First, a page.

Smith mix-up thickens the plot
Graeme Smith and Kevin Pietersen don't go out of their way to be friends with each other, but at least now they will have something in common to talk about if their paths do cross. At Centurion last week, Pietersen had been in total control on 81 until his horrible mix-up with Jonathan Trott. Today, Smith was cruising towards a century on 75 not out, until an equally grim mix-up with AB de Villiers left him diving in vain for his crease.
It was a moment that changed the momentum of the day and left England buoyed on a sapping day in Durban. Things got worse for South Africa when JP Duminy fell to Graham Onions to undo much of the good work done by Smith and Jacques Kallis, who added 150 for the third wicket, and it came a quite a relief when bad light and a thunderstorm forced a premature close.
"It's frustrating when stuff like that happens, but unfortunately these things happen and it's not ideal," Kallis said. "It's not the first time it's happened and it won't be the last. We've moved on and the rest of the guys have to do a job.
"We had done really well up until tea and the day was clearly belonging to us, then that half-an-hour, losing those three wickets, wasn't ideal, and it's put the day in the balance when we had it by the scruff of the neck."
It was an awful way for Smith to go because he had played an impressive captain's innings. He has talked a good game since his team came within one wicket of victory at Centurion, but it's always easier for a skipper when he is also contributing in his primary role - and in the first Test he was the least productive of South Africa's batsmen. England have targeted him as one of the key scalps, and it was important for Smith not to allow the tourists to exert an early hold over him.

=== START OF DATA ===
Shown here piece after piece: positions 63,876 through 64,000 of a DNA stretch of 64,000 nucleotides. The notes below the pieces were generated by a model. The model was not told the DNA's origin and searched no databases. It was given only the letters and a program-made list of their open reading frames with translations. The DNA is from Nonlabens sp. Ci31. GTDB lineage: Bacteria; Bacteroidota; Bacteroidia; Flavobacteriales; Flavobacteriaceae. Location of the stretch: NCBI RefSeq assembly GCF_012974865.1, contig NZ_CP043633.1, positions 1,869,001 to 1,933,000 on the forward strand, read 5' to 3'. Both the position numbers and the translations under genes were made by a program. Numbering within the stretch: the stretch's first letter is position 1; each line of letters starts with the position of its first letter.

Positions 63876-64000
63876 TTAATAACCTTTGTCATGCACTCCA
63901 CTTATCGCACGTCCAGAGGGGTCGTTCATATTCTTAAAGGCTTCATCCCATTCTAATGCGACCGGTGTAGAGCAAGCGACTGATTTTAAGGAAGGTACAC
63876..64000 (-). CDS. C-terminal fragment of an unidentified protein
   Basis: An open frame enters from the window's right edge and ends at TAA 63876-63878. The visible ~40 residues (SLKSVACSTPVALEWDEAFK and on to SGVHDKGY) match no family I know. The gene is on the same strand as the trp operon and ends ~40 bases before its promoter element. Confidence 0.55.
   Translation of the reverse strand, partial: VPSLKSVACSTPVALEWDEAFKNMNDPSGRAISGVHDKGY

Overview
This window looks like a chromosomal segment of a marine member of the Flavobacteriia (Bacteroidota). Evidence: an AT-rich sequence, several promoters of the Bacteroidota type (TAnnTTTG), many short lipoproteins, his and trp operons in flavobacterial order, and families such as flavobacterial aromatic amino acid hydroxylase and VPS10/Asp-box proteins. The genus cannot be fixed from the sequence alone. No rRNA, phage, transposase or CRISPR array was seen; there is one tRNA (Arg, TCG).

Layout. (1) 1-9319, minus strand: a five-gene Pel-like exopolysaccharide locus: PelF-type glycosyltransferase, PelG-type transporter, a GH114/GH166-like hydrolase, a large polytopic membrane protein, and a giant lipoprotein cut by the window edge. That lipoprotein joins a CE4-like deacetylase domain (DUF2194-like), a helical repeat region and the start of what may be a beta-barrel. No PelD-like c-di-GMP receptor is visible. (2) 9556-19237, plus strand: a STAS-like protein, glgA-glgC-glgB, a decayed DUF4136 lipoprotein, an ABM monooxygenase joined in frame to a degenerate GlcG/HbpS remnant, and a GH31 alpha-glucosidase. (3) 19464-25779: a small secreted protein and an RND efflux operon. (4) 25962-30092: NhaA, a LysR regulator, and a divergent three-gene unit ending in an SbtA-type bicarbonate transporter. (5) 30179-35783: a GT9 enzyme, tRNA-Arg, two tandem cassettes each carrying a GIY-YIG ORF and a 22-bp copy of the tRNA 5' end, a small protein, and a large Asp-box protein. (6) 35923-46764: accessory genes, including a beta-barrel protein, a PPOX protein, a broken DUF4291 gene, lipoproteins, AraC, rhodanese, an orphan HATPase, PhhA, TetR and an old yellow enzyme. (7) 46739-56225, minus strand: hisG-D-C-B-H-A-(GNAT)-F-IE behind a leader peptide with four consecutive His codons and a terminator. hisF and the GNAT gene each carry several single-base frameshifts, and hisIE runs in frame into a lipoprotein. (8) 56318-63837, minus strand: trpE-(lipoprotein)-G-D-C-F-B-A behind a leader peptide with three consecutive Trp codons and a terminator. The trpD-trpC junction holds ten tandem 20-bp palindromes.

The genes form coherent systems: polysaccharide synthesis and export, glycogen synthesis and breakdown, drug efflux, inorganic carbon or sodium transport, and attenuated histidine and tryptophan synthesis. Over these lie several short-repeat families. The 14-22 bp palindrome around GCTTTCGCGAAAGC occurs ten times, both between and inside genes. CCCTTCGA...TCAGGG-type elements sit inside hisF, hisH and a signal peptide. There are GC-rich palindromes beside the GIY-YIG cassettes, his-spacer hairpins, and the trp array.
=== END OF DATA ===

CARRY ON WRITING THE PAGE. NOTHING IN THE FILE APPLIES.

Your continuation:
The omens weren't necessarily very good. The last time Smith batted at Kingsmead, against Australia in March, he left the ground with a broken finger courtesy of a hostile Mitchell Johnson, and he was wincing in pain on this occasion when Jimmy Anderson struck him on the left glove and caused a bruised finger.
It wasn't just the latest bash to his finger that made it painful going, but also the accuracy of England's early bowling which left Smith waiting until his 63rd delivery to collect a boundary. His innings was a model of self-restraint because he is someone who likes to impose himself on the opposition attack. This time, though, he realised such an approach would be foolhardy, and the best way to hurt England was to battle out the new ball and cash in as conditions eased.
His final tally of 75 from 186 balls was his second slowest score of fifty-plus in his entire 79-match career, behind only the 209-ball 74 he made against Sri Lanka, at Galle, in 2004. However, the best batsmen can adapt to conditions, and Smith certainly showed that skill.
He isn't a pretty player to watch, but it's impossible not to admire the steel with which Smith plays his cricket. He was repeatedly beaten early on, especially by Onions whose wicket-to-wicket line was proving a handful, but he helped his cause by playing the line rather than being drawn into chasing deliveries.
The fact that all his hard work was ended by a run-out will make it even more galling for South Africa, especially considering it came less than three overs after Kallis had also gone for 75 to end their hardworking partnership which spanned 45 overs.
For the sake of the Test match, however, a mini-collapse here and there will be no bad thing. The likelihood is that more time will be lost throughout the next four days to a combination of rain and bad light, so anything to move the match forward will keep the interest alive. Smith managed to do just that on the opening day with a combination of his guts, determination and an ultimately ungainly dismissal.
Andrew McGlashan is assistant editor of Cricinfo